You have to, on some level, feel for Southend Conservatives. Not only have they been roundly rejected by the Southend electorate, lost control of the council for the first time in fourteen years, but they do keep getting kicked by their national counterparts.
The efforts of James Duddridge to single-handedly alienate every Conservative activist and voter in his half of the borough are laudable, but you can’t fault the work of the national party as a whole who seem intent on taking their local policy positions apart from the top downwards.
From Duddridge’s declaration that the sea wall was clearly a terrible idea — conveniently coming just after Tory councillors had lost their seats over it — to the recent decision by Eric Pickles to ban the use of so-called “spy cars” to enforce parking regulations, you wonder if there will be anything left of the local Conservative platform at all.
Last year, Defiance was one of those shows which I hadn’t expected a great deal from. A Syfy — still the stupidest rebranding exercise in recent history — produced show made by the creator of Farscape (of which my opinion is a matter of public record) with music by Bear McCreary.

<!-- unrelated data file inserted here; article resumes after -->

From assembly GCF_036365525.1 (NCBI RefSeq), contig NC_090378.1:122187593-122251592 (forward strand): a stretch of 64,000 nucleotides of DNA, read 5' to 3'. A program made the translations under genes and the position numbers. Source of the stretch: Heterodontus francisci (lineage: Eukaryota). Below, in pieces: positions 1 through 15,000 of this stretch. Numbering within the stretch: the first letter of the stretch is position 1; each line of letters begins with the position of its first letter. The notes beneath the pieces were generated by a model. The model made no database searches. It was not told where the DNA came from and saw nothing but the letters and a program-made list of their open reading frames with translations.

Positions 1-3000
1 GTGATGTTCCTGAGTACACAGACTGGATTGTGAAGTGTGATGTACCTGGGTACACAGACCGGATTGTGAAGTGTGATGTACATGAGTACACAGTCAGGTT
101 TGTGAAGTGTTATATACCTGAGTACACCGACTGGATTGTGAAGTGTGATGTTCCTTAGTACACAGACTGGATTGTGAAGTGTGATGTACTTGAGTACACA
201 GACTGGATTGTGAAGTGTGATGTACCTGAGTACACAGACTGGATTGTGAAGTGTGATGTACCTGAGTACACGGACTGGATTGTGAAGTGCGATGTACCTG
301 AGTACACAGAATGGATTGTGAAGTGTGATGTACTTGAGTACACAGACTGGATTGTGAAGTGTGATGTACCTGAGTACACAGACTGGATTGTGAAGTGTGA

It wasn’t perfect, with a tendency to misstep pretty hard just when it seemed to be getting into its stride, but the story of a world post-alien terraforming accident, and a wild-west-style town in that new world was an engaging one. That potential, that edge of boldness, was exactly the sort of show which TV science-fiction needed.
Though the first season didn’t end on the high that I would have hoped, there is enough going into the second season to be positive and hopeful about.